A nice lady who called herself Ashley rang me today. Ashley, who claimed to work for a Florida company called Best US Promotions (please have a look at our web site at www.bestusvacations.com
, sir), informed me that I'd just won a free Bahamas cruise!
She talked fast and the phone line was pretty bad, but basically I was the lucky winner of not only a free Bahamas cruise (3 days), but also a week at Disney World, 2 days in Daytona, and another 2 in Fort Laudardale. With all, or at least most, expenses paid (the exact terms of my dream vacation escape me for the moment; like I said, the phone line was bad and she talked fast). The whole thing really sounded too good to be true.
And it was. After a description of my up-and-coming vacation (with my family, of course), I was switched to another nice lady who wanted my name, address, phone number, and... VISA card number.
I told her that this I didn't like, but she assured me that it was OK. I was protected, they'd tape the conversation (sic),
and she fully understood my scepticism. She would react in the same way. Oh good, I said. Would she send me a detailed agreement with all the necessary information through snail mail? No sir, that is not possible. We only have three cruises left and there are others who will surely accept the terms without this kind of complication. And anyway, I'm insured through VISA, don't I know that?
That's funny, I told her. VISA's quite explicit about this kind of thing. You must never reveal your credit card number through a phone line. Never. And so I won't do it, free cruise or not.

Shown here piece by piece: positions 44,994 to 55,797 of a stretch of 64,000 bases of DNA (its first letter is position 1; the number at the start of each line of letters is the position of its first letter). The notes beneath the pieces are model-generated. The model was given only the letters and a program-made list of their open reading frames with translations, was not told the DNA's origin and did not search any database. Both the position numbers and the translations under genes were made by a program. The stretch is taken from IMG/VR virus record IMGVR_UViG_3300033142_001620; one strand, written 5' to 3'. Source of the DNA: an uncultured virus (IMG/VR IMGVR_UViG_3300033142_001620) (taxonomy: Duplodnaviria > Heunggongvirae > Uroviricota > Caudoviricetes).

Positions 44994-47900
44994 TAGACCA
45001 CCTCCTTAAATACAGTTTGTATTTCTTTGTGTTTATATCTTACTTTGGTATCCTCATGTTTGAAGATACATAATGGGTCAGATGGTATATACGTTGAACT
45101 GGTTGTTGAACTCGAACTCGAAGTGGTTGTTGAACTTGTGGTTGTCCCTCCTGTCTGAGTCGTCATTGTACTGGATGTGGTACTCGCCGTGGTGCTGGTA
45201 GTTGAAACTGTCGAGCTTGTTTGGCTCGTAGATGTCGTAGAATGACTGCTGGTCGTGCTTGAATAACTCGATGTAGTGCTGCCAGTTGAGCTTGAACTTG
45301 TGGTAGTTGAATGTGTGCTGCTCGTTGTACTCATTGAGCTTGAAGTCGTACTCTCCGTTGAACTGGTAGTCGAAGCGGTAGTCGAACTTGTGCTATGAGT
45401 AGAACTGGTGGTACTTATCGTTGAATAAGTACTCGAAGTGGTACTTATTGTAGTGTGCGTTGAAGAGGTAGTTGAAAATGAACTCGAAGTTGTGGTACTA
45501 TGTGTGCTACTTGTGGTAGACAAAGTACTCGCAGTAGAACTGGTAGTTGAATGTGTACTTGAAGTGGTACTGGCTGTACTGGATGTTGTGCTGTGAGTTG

She became upset. If you don't know the terms of your international credit card, sir, she said, you shouldn't be allowed to use one. Again, I said thanks but no thanks, so she hung up on me.
After telling my wife that I just said no to a free Bahamas cruise, I checked Ahley & Co's phone number (I have one of those thingies that log incoming phone numbers), and sure enough, the call was from Israel, not Florida:
If you get a call from them, hang up.
The web site, I found out, was registered by Domains by Proxy, Inc., a Scottsdale, Arizona company that helps domain owners conceal their identities from the public by registering their domains
in the name of Domains by Proxy. They've helped quite a few, from fake talent hunters to, well, fake travel lotteries.
A Google search (scam+travel+US+Promotions
) also explained how this kind of scam works
. It's a shame, though; I could have used a vacation.